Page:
Many other posters came up, as well as stickers, a website and fun fact books. The GG’s hung up female named banners over the generally male artist names on European museum façades, invaded the Venice Biennale with giant banners, launched a anti-film industry billboards in Hollywood right before the Oscar Awards, put up an interactive feminist banner outside the city art gallery at the Art Boom festival at Krakow and many more. With their striking statements and provocative appearances the Guerrilla Girls continuously endeavour to undermine the reigning stereotypes in the art world and other areas. “One poster led to another, and we have done more than hundred examining different aspects of sexism and racism in our culture at large, not just the art world.” In their campaigns the ‘girls’ don’t avoid other sensitive subject that are important to them such as abortion rights, the gulf war, racism, queer issues, homelessness and (sexual) violence. “We are a collaborative group, we don’t work in an orchestrated way. Members bring issues and ideas to the group and we try to shape them into effective posters.” 28 years after the start the Guerrilla Girls have become a habitual -and sometimes notorious- presence in exhibitions, film festivals, newspapers, university aula’s, museum bathrooms and on walls and billboards all over the world. “What started out as a lark has become an ongoing responsibility, a mission. We just can’t abandon our masked duty! It’s been a lot of fun, too!”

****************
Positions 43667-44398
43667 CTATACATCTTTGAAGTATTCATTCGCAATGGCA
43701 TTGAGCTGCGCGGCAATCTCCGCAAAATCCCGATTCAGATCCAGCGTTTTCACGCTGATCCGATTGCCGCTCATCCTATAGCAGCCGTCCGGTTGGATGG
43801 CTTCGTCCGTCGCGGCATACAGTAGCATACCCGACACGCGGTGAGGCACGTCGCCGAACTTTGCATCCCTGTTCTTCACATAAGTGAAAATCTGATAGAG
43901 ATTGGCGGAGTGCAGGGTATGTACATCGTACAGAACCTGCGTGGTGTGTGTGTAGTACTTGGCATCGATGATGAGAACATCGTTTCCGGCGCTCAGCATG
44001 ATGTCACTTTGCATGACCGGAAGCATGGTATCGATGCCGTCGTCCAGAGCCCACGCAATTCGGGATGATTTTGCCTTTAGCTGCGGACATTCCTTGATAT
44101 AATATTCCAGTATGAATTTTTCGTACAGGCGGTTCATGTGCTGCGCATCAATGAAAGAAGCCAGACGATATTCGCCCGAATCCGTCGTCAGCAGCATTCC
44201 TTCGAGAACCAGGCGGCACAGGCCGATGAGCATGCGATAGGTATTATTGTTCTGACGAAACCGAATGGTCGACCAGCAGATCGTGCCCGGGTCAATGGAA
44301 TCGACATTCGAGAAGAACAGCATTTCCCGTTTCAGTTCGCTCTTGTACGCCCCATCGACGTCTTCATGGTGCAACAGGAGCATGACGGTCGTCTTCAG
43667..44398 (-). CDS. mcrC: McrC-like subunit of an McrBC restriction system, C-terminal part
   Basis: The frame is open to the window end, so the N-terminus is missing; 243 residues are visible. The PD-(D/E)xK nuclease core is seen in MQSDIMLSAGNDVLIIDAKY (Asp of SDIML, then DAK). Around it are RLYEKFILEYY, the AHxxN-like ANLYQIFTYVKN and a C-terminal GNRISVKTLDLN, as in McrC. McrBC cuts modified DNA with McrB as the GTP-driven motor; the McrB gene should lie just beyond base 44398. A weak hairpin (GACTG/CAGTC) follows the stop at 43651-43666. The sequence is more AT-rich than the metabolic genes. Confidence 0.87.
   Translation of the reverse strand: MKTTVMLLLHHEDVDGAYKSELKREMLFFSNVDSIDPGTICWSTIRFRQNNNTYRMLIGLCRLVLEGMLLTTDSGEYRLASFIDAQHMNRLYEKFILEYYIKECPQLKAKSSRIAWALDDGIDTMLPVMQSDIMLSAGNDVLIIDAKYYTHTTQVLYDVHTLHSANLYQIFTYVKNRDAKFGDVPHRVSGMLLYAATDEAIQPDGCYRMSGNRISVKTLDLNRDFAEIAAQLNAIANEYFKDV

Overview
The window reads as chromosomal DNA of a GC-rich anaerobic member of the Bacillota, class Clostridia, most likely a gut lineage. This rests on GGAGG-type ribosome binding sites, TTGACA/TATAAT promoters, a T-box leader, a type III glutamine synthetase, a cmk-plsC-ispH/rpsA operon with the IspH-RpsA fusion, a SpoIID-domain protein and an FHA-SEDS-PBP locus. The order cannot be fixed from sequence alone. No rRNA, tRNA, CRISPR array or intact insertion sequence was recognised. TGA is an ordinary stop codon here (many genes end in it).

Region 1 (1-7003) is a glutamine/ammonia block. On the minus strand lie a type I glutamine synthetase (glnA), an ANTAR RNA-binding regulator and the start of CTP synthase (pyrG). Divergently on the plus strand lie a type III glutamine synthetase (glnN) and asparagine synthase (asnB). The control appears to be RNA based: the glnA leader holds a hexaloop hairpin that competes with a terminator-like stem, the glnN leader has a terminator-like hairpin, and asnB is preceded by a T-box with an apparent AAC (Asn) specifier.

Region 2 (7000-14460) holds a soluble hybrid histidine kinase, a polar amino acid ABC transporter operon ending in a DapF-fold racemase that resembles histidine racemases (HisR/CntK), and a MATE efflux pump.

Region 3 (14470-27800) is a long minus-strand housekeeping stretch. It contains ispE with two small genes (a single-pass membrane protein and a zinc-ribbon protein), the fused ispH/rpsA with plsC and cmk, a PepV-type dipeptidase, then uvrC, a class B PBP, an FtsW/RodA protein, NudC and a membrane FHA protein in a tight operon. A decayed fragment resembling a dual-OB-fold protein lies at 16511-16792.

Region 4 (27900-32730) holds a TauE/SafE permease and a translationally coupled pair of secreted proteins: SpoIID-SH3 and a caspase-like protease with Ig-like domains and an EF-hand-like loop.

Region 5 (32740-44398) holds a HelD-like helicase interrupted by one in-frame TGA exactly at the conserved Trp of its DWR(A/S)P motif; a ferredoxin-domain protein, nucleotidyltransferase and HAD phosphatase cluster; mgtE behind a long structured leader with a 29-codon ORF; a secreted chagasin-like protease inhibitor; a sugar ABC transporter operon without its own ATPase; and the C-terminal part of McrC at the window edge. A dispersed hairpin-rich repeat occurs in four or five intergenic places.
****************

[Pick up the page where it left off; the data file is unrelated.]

Another main mission of the Guerrilla Girls is to modernize the word ‘feminism’, their own proclaimed ‘f’ word. Although they call themselves ‘girls’ and sometimes wear short skirts and high heels, the Guerrilla Girls consider themselves pure feminists. “By reclaiming the word ‘girl’, it can’t be used against us. Wearing those clothes with a gorilla mask confounds the stereotype of female sexiness.”, one of the members confirms drily. With their –let’s say- remarkable appearance the GG’s hope to shock and provoke the world. “Our situation as women and artists of color in the art world was so pathetic, all we could do was make fun of it. It felt so good to ridicule and belittle a system that excluded us.”



‘Our situation as women and artists of color in the art world was so pathetic, all we could do was make fun of it.’